It's that time again already! I've just started on Dark Matter by Blake Crouch. It's a book I actually began back in October, when it was super hot, on the bestsellers list, and extremely hard to get a hold of at the library. However, a brand new book by Marissa Meyer had just come out and ended up on the hold shelf just a few days after I got my hands on Dark Matter. I barely got 15% of the way through the first book, but I knew I was more interested in Heartless, so I gave back Dark Matter so I could concentrate on Heartless. I was sad to let it go.

But now I have it back! I plan on starting from the first page again, so I don't forget anything I had read a few months ago. Everyone has been raving about this book. It was on top of the #libreads2016 list that we librarians all did in December. So, I am really looking forward in delving back into this thriller. What are you all reading?

Don't forget to visit the queen of "It's Monday, What Are You Reading?" at The Book Date.

Tuesday, January 17, 2017

eResource Review: Access Newspaper Archive

Time for another look into one of the scores of databases my library district has to offer to its members. Today I spent some time with Access Newspaper Archive. Like its expensive brother,, Access Newspaper Archive allows you to perform searches in hundreds of newspapers around the world, dating back to the 19th century. The searches can be filtered to only bring back results from certain states, countries, cities, and time periods. An image of the newspaper page shows up on your screen to peruse, but it can easily be printed or downloaded as a PDF file if you so choose.

There are several drawbacks, however, to Access Newspaper Archive. First, the word, phrase, or name that you search for is not automatically highlighted within the image of the newspaper page. This means that you will have to read the tiny print on the digitized newspaper page until you find what you were looking for, which can be a difficult task to perform, as newspapers were not as reader-friendly as they are nowadays.

Second, when searching for some of my ancestors in St. Louis newspapers, I found that the newspapers were limited. For instance, St. Louis Post-Dispatch is only searchable in 1945. That’s only one year out of its nearly 140 year history. The same applies for the now defunct St. Louis Globe-Democrat. However, there are some archaic newspapers one won’t find in most other online newspaper archives including 90 years of the St. Louis Christian Evangelist, nearly 130 years of the St. Louis Sporting News, 14 years of the Railroad Telegrapher, the 1904 St. Louis World’s Fair newspaper, and the St. Louis Free Press. In Missouri, the Access Newspaper Archive also carries newspapers from Jefferson City, Moberly, St. Charles, Neosho, Joplin, Kansas City, Independence, Maryville, Sikeston, Sedalia, Benton, and Mexico.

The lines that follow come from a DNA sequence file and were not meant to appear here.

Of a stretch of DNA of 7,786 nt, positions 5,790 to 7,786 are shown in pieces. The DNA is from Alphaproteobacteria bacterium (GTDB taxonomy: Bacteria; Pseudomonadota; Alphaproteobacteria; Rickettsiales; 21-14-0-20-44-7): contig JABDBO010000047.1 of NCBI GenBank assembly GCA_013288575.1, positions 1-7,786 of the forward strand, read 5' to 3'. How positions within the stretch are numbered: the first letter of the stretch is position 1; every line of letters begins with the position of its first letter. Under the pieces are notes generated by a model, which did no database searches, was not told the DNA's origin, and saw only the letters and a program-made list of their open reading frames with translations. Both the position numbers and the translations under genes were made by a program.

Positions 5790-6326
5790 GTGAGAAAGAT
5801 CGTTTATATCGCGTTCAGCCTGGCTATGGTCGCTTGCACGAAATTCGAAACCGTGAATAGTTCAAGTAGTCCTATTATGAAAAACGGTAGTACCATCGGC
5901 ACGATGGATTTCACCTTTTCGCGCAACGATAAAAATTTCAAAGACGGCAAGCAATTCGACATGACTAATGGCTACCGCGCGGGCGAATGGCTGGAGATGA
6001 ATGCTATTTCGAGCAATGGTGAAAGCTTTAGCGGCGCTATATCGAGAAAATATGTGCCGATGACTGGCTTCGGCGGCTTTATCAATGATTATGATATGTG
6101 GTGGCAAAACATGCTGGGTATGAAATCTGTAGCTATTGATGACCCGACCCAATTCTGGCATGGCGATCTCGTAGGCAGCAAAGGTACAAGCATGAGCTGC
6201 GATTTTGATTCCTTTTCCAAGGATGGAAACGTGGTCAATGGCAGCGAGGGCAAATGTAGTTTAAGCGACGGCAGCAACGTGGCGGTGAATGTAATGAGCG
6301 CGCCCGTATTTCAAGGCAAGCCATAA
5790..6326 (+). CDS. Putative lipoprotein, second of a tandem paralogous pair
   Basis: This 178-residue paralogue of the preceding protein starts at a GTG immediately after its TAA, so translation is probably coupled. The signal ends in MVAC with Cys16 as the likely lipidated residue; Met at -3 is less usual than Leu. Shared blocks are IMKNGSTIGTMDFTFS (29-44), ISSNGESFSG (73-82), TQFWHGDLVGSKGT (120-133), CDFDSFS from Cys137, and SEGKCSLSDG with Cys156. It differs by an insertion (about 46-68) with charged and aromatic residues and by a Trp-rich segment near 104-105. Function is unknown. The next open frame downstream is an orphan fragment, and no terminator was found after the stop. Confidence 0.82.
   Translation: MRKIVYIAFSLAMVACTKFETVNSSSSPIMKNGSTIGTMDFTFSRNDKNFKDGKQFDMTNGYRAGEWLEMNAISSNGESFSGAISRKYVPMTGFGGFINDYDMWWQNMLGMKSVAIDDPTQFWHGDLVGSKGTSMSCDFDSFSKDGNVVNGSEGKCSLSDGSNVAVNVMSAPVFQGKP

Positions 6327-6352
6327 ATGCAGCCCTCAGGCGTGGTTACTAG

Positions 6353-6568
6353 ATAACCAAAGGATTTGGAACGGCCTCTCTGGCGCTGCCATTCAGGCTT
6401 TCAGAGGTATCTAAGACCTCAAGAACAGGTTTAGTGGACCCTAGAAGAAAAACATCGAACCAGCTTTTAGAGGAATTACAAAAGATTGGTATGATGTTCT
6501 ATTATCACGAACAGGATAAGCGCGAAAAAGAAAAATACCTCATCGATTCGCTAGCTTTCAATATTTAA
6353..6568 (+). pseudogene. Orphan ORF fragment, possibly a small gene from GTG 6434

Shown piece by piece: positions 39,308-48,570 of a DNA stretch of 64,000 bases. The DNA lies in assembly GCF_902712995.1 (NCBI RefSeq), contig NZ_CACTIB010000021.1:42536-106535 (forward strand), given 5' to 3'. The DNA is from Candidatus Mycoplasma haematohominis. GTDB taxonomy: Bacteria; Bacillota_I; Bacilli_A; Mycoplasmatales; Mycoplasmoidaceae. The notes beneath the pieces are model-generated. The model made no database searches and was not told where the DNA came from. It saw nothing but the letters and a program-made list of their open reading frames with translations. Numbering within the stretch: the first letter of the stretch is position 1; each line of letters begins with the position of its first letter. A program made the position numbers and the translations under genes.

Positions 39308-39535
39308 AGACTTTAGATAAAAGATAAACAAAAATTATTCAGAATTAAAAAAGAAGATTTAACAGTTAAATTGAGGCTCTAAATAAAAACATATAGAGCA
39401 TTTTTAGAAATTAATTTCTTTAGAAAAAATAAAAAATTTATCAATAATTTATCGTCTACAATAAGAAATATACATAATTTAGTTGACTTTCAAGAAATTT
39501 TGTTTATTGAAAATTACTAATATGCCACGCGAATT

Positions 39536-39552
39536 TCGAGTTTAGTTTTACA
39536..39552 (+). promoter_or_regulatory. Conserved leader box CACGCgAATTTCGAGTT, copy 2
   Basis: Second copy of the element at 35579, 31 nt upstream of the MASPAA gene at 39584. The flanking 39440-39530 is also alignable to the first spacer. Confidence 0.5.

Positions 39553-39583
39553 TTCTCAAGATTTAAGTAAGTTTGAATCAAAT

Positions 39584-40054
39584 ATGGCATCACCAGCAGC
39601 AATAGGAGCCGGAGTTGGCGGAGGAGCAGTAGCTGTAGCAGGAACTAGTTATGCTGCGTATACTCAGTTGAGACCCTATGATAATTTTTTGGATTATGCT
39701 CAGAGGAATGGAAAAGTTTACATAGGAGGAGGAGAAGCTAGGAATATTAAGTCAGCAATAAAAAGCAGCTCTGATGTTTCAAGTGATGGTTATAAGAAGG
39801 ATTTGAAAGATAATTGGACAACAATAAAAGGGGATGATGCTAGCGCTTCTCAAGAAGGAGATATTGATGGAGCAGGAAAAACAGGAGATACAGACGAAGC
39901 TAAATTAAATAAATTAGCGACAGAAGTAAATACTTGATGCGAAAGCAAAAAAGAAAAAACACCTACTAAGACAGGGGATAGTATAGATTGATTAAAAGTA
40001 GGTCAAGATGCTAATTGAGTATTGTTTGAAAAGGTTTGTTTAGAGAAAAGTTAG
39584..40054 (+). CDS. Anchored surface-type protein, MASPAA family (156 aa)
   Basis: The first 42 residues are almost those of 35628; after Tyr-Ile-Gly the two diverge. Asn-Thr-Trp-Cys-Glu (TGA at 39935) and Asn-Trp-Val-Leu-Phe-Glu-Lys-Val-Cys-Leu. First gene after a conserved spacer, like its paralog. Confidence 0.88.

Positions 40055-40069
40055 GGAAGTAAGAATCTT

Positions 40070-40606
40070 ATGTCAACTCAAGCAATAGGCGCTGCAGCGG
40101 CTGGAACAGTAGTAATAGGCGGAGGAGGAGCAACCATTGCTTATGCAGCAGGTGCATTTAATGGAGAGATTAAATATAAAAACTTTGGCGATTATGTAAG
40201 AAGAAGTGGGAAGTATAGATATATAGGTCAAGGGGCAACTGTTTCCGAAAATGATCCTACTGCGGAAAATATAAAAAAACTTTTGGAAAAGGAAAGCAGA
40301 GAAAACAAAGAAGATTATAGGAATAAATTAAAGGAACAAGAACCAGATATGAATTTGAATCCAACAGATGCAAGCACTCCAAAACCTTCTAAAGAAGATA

Of course, the big difference between Access Newspaper Archive and is that the former is free for library members and the latter requires a paid subscription. Considering Access Newspaper Archives is free, it is worth checking out, if you are looking for primary source articles on news stories of the past, or if you are looking for primary genealogical sources like obituaries, marriage announcements, and birth announcements. However, it may still be worth paying the extra money for a subscription for

Monday, January 16, 2017

It's Monday - What Are You Reading?

As I am new in the world of book blogging, I just discovered that Mondays are for book bloggers to post what they are currently reading. I learned about this from a great book blog called The Book Date. I have been lately posting reviews of books I just finished, but haven't talked much about what I am currently reading.

As of right now, I am listening to two different books, which is pretty normal for me. Since it is around a half hour drive to my job, and another half hour back, I listen to audio books all the time. I pretty much hate all of the radio stations in St. Louis. I have found that I have gotten too old for pop music, and I'm really tired of the oldies. So, right now I am listening to The Guernsey Literary and Potato Peel Society by Annie Barrows and Mary Ann Shaffer. It's a fun, epistolary novel, but I only just started it on Saturday night, so I'm not far into it yet.

The second book is also an audiobook that I am listening to via the Hoopla app on my phone while I cross stitch or journal. I am listening to A Man Called Ove by Fredrik Backman, one of those books I've been meaning to get around to, and finally have. Like the first book, I'm not far into it, only having just started it on Friday.